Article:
2. “There’s nothing like defending the status quo, while you go bankrupt from cancer, birth defects, diseases of civilization.”

      And if you elect me, I’ll BAN cancer, birth defects, and the diseases of civilization!!!

  8. Libertarian agricultural city-Statists complaining about government is like a libertarian jet passenger complaining about that loud whine while inside an aircraft cabin.

    No, Stupid Libertarian, we can’t eliminate the jet engines and still fly this thing.

    No, Stupid Liberarian, we can’t all individually puff and blow and make this thing fly.

    We could walk though. I’m all for it. We’d be healthier and better off in my opinion.

    Still demand to fly jets? There’s gonna be noise.

    Like the agricultural city-State (civilization)? There’s gonna be government.

  9. Much more thorough studies have been done on this.

    Google “health care” and the following:

    – USSR
    – North Korea
    – Canada

    So on and so forth.

    1. Should I?

      “In Cuba, a little over $300 per person is spent on health care each year. In the U.S., we’re spending over $7,000 per person,” said Drain, co-author of Caring for the World and an essay published April 29 in Science. “They’re able to achieve great health outcomes on a modest budget.”

      The U.S. infant mortality rate is on the rise for the first time since 1958, according to the Centers for Disease Control and Prevention. In 2001, the infant mortality rate was 6.8 deaths per 1,000 live births — in 2002, the rate rose to 7.0. (2003 data is not yet complete.)

      At the same time, other countries are improving their infant mortality rates to the point that they have surpassed the United States. Cuba, for example, reported a lower 2002 rate than the United States at 6.3.
      What Cuba Can Teach Us About Health Care
      http://www.wired.com/wiredscie…..h-lessons/

      U.S. Babies Die at Higher Rate
      http://abcnews.go.com/Health/G…..id=1266515

      So what am I supposed to learn? That a communist shithole called Cuba has better health care than the richest capitalist shithole called ‘Murka?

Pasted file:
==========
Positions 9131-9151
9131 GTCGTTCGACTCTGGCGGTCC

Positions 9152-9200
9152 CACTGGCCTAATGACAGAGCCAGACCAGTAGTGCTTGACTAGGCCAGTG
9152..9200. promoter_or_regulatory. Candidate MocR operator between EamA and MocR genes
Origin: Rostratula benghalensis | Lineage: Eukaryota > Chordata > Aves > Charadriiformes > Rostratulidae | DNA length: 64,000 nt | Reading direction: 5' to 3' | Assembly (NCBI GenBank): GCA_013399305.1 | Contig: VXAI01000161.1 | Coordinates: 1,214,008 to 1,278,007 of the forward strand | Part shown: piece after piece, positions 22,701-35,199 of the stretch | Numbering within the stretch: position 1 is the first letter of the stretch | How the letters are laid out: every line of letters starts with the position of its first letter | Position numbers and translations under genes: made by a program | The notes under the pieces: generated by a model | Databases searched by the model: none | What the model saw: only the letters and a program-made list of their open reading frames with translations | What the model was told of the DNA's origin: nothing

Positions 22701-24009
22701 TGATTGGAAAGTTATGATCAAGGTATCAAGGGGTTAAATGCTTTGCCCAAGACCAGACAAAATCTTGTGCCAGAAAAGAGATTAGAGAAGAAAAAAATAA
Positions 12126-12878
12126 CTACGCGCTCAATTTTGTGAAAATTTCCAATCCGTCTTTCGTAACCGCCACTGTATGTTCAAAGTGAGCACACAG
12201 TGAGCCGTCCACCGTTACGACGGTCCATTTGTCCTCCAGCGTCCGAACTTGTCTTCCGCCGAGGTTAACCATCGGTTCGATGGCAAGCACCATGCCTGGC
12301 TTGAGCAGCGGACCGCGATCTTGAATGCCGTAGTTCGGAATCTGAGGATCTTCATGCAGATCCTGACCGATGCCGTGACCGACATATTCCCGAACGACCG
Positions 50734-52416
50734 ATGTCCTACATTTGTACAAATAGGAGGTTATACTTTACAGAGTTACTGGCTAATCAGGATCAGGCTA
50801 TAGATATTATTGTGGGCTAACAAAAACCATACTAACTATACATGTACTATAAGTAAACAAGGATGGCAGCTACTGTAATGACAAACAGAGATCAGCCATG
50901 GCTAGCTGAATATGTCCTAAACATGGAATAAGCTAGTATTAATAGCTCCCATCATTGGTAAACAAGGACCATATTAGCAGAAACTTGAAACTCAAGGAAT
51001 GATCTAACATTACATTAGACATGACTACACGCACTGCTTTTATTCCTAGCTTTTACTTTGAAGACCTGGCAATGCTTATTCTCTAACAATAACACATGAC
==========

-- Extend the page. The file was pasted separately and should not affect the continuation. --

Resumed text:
1. Folks,
        You don’t give money to street-corner bums; it only encourages them. Pretty good idea in this case too.

      2. From the State Department:
        “Official crime statistics are not published by the Cuban government, but reporting by American citizens and other foreign travelers indicates that the majority of incidents are non-violent and theft-related ? i.e., pick-pocketing, purse snatching, or the taking of unattended / valuable items.”

        As compared to Americans, who shoot each other.

        http://www.education.miami.edu…..isine.html
        Looks like they eat healthier, too.

        I’m not a doctor, but I think lifestyle might account for the difference between their medical costs and ours.

        1. Jack,
          Bums and hand-outs…
          Not a good idea, even with the best intentions.
          WI is a shitbag impervious to any evidence. All you’ll get is some lame un-falsifiable reference.

        1. Mr. Mark,
          You’re trying to use logic on a shitbag who thinks it’s preferable to chase grasshoppers to spice up that rock soup.
          Good luck, but all you’re going to get back is a bunch of references to whackos.